Political influence to protect dopers

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Aug 27, 2012
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the big ring said:
Our?

"being asked to do **** like this all day, [instead of?] real cancer patient research this stuff."? <--- this sentence makes no sense.

They haven't been cancer research for years.
Ok let me spell it out then as you seem to ask for clarification.

Doug Ulman, Livestrong CEO is being asked to do s**t like this all day (political influencing), by Lance. What he is doing ("this stuff", ie political influencing) is "real cancer research" (it's a cynical expression - hmm, got it?)

"Our" refers to one of the key guys "we" are focused on - Doug Ulman - as one of LA's key puppets.

I am quite aware of the "not doing cancer research for years". But that's what the broader public that signed up for Livestrong still believes as it is what they were sold into in the early days.

Any other clarifications or doubts feel free to PM me, rather than clog the thread.
 
May 26, 2009
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Just wasted some time looking at @raceradio onTwitter ! It made no sense to me since it was a bunch of disconnectd tweets !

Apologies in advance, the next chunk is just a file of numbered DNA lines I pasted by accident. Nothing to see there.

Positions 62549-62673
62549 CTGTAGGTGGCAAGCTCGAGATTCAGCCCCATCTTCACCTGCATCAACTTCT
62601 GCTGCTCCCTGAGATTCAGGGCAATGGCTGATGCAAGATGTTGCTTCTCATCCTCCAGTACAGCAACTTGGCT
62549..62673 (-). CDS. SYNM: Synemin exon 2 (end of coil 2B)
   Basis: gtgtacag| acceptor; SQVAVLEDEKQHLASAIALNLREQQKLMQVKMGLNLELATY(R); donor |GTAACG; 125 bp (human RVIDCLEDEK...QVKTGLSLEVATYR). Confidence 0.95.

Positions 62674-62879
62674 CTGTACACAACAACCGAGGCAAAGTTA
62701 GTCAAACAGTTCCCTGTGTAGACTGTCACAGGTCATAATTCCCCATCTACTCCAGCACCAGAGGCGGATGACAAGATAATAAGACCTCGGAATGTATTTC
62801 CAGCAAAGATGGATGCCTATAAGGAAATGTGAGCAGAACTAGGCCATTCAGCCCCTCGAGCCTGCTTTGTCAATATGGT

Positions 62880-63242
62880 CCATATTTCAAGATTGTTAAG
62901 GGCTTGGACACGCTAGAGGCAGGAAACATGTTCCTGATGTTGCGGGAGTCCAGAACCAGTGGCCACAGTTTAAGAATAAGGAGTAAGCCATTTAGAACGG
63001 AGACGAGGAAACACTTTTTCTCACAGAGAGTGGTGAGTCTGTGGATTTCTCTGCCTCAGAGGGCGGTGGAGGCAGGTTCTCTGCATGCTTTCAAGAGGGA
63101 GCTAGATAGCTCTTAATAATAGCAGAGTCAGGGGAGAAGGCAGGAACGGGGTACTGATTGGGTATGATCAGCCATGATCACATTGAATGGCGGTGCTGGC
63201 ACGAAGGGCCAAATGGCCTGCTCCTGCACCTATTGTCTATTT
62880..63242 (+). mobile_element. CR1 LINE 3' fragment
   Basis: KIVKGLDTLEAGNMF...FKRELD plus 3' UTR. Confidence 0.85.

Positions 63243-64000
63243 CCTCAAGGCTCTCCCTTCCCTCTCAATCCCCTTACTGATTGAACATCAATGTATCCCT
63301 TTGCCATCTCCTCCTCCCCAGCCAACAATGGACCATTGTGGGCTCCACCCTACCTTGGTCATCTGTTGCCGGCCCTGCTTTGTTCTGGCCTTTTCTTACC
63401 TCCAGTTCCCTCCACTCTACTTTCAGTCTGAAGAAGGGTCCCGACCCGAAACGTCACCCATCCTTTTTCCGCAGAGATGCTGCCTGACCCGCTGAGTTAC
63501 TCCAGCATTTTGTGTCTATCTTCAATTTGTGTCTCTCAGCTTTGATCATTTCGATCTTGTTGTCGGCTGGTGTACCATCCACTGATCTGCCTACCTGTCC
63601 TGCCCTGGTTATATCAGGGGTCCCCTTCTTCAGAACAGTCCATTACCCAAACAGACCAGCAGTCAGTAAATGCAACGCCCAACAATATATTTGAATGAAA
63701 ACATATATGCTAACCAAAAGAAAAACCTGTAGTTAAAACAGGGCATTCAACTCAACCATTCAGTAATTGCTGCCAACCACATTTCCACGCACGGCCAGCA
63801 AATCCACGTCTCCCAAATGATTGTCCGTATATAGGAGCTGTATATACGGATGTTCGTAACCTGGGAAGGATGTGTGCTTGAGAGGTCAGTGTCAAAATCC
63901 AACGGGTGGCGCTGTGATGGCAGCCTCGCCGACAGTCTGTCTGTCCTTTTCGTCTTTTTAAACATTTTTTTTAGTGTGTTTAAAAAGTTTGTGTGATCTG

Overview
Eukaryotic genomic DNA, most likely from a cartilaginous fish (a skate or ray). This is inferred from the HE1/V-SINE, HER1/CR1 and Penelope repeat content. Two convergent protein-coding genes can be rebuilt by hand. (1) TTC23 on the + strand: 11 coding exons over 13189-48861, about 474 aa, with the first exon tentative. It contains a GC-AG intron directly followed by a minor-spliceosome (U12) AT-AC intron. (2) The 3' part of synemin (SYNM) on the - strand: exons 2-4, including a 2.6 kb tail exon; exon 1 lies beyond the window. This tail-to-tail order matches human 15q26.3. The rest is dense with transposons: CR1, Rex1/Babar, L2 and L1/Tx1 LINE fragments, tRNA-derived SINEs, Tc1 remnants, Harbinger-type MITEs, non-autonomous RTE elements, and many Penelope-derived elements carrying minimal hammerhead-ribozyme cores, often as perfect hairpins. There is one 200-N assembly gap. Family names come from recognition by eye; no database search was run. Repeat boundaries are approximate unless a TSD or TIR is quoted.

With Comments by Raceradio in the Clinic i was able to move around to find the basis of the replies a understand the bulk of the discussion . Do not know if " The Hog " is going to twitter also but there also enjoyed the depth of insight displayed .

Losing people of this calibre makes the clinic a poorer place to visit for info which commenters like these provide from their network of resources .

Perhaps CNF knows the identities of these and other long term posters so can use a " Verified " symbol against their chosen avatur so that readers will know the quality of the info supplied ! Ialso think that " Senior Member " should only to those with at least ONE year or/and 500 posts in the forum .

Having read the 140+ posts in this thread today , i can see how difficult it is to control content and keep THreads on track .